The most ‘recession-proof’ job is technology professional, where the aggregate wage bill has risen 82% in real terms from £17bn in 2012 to £32bn in 2014
IT jobs now make up 5% of the total wage bill for all UK full time employees
There has been an increase of 400,000 full time IT jobs between 2002 – 2014
The technology profession is the most recession proof in the UK, at least according to an analysis of ONS (Office of National Statistics) and professional industry data carried by IT recruiter, Randstad Technologies.
The analysis ranks each occupation by the change in the aggregate wage bill for full-time staff between 2002 and 2014, adjusting for inflation.
Those in IT jobs have survived the economic crisis better than any other profession due to the growing demand for technology across the UK, supported by rapid growth in the size of tech workforce with an additional 400,000 people working IT jobs since 2002.
The total wage bill for full-time employees in IT jobs has risen 82% in real terms from £17.4bn in 2002 to £31.6bn in 2014, reaching 5% of the total wage bill for all UK full time employees.
Oxford Economics has forecast that the number of tech businesses in the country will rise to 51,500 by 2025.
The least recession-proof occupation is travel agency, where the total wage bill for full-time staff collapsed from £946m in 2002 to £420m in 2014, down 56%. The number of travel agents nearly halved to 23,000 in this period and those who have remained have seen a 6% decline in real wages.
Says Ruth Jacobs, managing director of Randstad Technologies: “The demand for people will advanced IT skills will only grow in the future, as Britain will need 2.2 million digitally skilled workers by 2020 to match the sector’s potential.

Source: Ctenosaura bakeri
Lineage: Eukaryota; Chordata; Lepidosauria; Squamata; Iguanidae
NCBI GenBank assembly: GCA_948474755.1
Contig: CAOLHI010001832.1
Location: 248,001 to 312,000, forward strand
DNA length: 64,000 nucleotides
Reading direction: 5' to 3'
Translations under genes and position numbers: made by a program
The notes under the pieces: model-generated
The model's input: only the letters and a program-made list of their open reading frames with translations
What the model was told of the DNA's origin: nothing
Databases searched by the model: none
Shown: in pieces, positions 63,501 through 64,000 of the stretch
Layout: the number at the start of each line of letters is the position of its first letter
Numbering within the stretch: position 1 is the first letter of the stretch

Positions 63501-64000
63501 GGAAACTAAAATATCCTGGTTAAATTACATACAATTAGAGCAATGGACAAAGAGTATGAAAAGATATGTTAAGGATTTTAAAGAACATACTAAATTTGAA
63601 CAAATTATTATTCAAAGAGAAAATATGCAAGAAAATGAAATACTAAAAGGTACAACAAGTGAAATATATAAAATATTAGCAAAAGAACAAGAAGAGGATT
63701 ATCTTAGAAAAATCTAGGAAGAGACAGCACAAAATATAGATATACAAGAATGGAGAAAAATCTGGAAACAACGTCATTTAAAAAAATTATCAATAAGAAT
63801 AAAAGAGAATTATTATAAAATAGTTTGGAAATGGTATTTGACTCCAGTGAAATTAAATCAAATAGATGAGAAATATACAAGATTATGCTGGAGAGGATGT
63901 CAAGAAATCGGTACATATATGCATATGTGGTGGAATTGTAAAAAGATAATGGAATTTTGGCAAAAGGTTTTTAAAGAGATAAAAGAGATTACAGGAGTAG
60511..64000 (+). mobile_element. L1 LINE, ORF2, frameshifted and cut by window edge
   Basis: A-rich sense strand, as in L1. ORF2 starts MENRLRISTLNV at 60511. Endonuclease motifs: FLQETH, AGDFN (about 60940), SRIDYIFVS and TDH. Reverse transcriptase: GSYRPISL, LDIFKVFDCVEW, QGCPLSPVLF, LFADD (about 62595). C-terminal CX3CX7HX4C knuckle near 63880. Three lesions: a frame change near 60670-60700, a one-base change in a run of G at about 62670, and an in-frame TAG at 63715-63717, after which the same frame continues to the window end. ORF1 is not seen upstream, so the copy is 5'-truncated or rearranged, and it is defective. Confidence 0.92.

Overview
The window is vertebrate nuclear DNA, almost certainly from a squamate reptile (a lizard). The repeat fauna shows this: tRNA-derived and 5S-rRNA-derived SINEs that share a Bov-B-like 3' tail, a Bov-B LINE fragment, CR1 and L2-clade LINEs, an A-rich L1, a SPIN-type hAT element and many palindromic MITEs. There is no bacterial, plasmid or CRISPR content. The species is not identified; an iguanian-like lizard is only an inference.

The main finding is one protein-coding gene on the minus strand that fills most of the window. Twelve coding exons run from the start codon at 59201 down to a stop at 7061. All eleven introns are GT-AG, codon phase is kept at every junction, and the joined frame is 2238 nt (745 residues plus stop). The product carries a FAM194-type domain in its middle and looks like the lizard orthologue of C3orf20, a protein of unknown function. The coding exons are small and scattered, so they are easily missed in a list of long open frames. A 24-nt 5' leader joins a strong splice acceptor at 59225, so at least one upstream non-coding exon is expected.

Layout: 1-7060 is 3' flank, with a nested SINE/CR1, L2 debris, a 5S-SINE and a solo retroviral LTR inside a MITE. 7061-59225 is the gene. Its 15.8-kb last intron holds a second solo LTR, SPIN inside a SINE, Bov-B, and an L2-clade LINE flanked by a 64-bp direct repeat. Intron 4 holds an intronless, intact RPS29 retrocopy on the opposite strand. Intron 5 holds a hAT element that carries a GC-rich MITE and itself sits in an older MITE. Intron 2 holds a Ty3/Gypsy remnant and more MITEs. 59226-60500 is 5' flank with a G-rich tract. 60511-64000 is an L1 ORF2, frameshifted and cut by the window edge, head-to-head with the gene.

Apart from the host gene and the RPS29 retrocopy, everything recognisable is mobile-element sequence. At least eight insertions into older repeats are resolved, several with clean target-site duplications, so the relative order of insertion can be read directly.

“This means that if you are qualified for software developer jobs, data analyst jobs or network engineer jobs, it will be easier to find work, with almost no chance of being laid off long periods of time”
Chris Sheard, sales manager at Randstad Technologies, concludes: “The South West has been the engine driving tech through the tough economic turmoil. With industry giants like Vodafone, Toshiba and IBM already established along the M4 Corridor, the area has become a thriving hub for the UK Tech Sector.
“The Silicon Gorge area between Bath and Bristol has been the faster growing tech cluster outside of London during this period, with new start-ups providing the fuel which has kept the industry racing forward.
“By its nature, the tech industry is relatively future-proof which has allowed it to survive the economic crash relatively unscathed. This has helped the South West stay afloat when other industries were going under. While the real average salary in tech may have slipped slightly due to the recession, tech jobs in the South West are still 37% higher than the regional average.”